# Generics

## Overview

Now we will look at how to make our class parameterized across a type, so that we can use them with lots of different types of data. Java's built-in ArrayList class does this, as does many other classes that come with the standard library.

Right now, our DynamicList class is fixed to only use Strings, but w'ed like to make it so we can say what type of data is to be stored like this:


DynamicList<String> names;
DynamicList<Double> numbers;


This affects the methods we will later call on these lists too. For example, the add method will take a different type depending on how we originally made the list:




## Generic Classes

To make our own generic classes, we simply add a type parameter to the class line, inside of angled brackets. For example, to declare a generic class called "Thing" with a type parameter called "Type", we would use the following line:


class Thing<Type> {


Then, inside the class body, we can use "Type" as a type. For example, we can declare instance variables with that type, or parameters or return types. It's basically a stand-in for whatever type will be supplied later.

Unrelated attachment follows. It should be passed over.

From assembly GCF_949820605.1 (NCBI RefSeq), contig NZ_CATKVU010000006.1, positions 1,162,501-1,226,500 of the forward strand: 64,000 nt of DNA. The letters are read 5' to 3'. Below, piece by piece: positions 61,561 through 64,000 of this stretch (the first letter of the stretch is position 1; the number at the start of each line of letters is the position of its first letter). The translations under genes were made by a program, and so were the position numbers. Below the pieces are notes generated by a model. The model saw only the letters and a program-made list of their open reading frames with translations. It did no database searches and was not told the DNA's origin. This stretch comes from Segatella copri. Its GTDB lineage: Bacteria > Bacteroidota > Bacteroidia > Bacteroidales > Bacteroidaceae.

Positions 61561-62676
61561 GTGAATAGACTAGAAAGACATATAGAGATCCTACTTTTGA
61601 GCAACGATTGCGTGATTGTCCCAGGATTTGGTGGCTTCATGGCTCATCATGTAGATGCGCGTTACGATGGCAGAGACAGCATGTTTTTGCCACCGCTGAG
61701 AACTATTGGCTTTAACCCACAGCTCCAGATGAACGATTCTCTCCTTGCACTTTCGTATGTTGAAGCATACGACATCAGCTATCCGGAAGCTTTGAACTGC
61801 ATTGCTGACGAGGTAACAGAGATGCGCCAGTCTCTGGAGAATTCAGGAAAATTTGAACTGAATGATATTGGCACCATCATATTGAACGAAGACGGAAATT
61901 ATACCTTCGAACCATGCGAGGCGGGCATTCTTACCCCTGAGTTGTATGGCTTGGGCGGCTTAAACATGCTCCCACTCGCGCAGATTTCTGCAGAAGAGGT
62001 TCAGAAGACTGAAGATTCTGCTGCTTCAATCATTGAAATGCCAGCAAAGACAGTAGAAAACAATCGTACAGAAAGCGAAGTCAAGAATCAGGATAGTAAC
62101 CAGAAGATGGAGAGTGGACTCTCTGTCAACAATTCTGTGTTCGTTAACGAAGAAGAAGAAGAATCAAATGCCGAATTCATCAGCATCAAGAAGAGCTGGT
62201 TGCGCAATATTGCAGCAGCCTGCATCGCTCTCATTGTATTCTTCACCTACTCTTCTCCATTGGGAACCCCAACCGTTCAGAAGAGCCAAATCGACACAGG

The word "Type" in this line is just a variable name, it doesn't have to be called that. Some people use "T" instead.

The following class contains an instance variable of the parameterized type, as well as using it in parameter lists and returns. This class just contains one object of another type, and allows the user to access it:


class Thing<Type> {
// declare an object of the parameterized type
private Type object;

// can be used in parameter lists and returns too
public Thing(Type object) {
this.object = object;
}

public Type get() {
return object;
}

public void set(Type object) {
this.object = object;
}
}


## Using Generic Classes

Now that we have a generic class, we can use it to make objects. To do this, we need to supply the type parameter (just like you do for ArrayLists). For instance, we can make two "Thing" objects", one to store Integers, and one to store Strings:


Thing<Integer> number = new Thing<Integer>(7);
Thing<String> message = new Thing<String>("Hello!");


Notice that you have to supply the type parameter both when you declare the object, and again when you instantiate it.

Just like ArrayLists, we have to put a class-type in for the parameterized type. We can't use a primitive type like int, char, or double. To get around this, Java has "wrapper classes" such as Integer, Character and Double.